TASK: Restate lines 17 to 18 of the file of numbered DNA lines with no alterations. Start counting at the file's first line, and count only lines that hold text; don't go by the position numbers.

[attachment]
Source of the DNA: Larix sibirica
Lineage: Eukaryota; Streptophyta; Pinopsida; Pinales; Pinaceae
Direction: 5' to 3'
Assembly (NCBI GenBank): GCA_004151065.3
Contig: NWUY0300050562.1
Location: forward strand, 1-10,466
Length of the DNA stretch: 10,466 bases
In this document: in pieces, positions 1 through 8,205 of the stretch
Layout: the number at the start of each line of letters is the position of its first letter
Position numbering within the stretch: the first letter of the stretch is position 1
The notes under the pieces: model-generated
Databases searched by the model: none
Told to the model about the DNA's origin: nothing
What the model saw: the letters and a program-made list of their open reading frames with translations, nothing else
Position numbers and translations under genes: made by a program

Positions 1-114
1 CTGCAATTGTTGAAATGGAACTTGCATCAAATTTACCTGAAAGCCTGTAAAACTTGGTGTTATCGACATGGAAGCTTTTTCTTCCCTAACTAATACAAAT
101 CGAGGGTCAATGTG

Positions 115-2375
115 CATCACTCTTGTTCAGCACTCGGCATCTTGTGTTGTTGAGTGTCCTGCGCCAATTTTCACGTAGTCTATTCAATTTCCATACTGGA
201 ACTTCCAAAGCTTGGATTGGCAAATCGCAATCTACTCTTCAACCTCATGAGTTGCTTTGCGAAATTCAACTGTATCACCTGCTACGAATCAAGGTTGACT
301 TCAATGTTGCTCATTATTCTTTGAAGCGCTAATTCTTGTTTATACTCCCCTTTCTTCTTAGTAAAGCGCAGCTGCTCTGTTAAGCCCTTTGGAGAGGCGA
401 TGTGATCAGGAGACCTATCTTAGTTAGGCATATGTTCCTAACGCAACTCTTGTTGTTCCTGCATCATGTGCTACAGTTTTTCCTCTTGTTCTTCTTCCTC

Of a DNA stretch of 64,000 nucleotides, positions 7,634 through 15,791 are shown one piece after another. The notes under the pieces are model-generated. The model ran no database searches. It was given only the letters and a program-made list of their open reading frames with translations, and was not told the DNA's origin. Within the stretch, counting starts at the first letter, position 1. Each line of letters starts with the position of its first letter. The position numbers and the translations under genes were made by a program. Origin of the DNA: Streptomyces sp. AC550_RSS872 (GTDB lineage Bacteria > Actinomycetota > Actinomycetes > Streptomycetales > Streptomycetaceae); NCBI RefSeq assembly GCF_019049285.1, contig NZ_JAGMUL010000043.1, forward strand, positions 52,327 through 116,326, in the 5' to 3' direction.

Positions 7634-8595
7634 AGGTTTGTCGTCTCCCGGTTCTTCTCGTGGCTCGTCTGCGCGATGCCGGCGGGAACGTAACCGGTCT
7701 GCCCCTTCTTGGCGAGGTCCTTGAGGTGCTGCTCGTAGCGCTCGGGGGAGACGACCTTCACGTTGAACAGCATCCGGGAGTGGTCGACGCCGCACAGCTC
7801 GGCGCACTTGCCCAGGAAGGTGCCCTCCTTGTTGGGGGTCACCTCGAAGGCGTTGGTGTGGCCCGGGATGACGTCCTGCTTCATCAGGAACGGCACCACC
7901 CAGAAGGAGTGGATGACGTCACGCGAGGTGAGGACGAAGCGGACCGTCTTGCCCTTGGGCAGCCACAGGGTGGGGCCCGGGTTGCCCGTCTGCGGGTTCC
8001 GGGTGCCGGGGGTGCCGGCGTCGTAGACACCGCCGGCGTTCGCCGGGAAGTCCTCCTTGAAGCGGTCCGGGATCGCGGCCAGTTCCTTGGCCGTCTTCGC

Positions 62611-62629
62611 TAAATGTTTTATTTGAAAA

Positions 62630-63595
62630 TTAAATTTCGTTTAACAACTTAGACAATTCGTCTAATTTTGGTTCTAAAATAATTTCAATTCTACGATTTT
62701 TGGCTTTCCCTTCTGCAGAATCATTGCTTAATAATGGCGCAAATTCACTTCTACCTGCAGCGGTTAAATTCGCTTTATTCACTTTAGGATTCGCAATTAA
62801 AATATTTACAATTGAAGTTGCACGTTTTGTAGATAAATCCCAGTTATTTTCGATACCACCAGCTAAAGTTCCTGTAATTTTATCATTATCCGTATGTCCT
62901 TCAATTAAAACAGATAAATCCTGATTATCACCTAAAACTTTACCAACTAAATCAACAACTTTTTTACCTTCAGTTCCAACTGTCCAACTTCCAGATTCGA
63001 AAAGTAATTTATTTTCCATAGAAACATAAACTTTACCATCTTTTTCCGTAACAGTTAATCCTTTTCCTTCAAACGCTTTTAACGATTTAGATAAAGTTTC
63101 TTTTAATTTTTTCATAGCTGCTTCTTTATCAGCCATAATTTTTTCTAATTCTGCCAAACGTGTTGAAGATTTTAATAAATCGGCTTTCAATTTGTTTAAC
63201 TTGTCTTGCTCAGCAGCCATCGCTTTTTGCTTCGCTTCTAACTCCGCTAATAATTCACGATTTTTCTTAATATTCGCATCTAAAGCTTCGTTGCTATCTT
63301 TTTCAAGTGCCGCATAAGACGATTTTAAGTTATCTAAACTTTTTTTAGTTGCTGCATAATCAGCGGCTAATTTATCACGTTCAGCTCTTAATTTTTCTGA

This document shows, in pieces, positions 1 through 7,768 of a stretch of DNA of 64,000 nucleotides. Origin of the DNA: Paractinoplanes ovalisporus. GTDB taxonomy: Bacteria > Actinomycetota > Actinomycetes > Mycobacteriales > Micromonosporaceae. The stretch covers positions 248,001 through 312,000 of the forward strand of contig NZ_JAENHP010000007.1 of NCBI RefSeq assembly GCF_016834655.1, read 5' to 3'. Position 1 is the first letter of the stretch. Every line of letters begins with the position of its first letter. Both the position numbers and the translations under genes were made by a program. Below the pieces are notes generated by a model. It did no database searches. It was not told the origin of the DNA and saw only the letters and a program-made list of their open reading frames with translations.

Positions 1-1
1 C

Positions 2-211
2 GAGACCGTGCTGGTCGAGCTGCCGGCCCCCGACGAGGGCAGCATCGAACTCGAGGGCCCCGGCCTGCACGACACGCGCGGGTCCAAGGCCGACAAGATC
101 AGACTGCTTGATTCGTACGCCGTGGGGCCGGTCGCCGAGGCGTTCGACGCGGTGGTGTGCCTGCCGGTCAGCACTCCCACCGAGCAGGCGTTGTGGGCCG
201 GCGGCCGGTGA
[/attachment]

1 CTGCAATTGTTGAAATGGAACTTGCATCAAATTTACCTGAAAGCCTGTAAAACTTGGTGTTATCGACATGGAAGCTTTTTCTTCCCTAACTAATACAAAT
101 CGAGGGTCAATGTG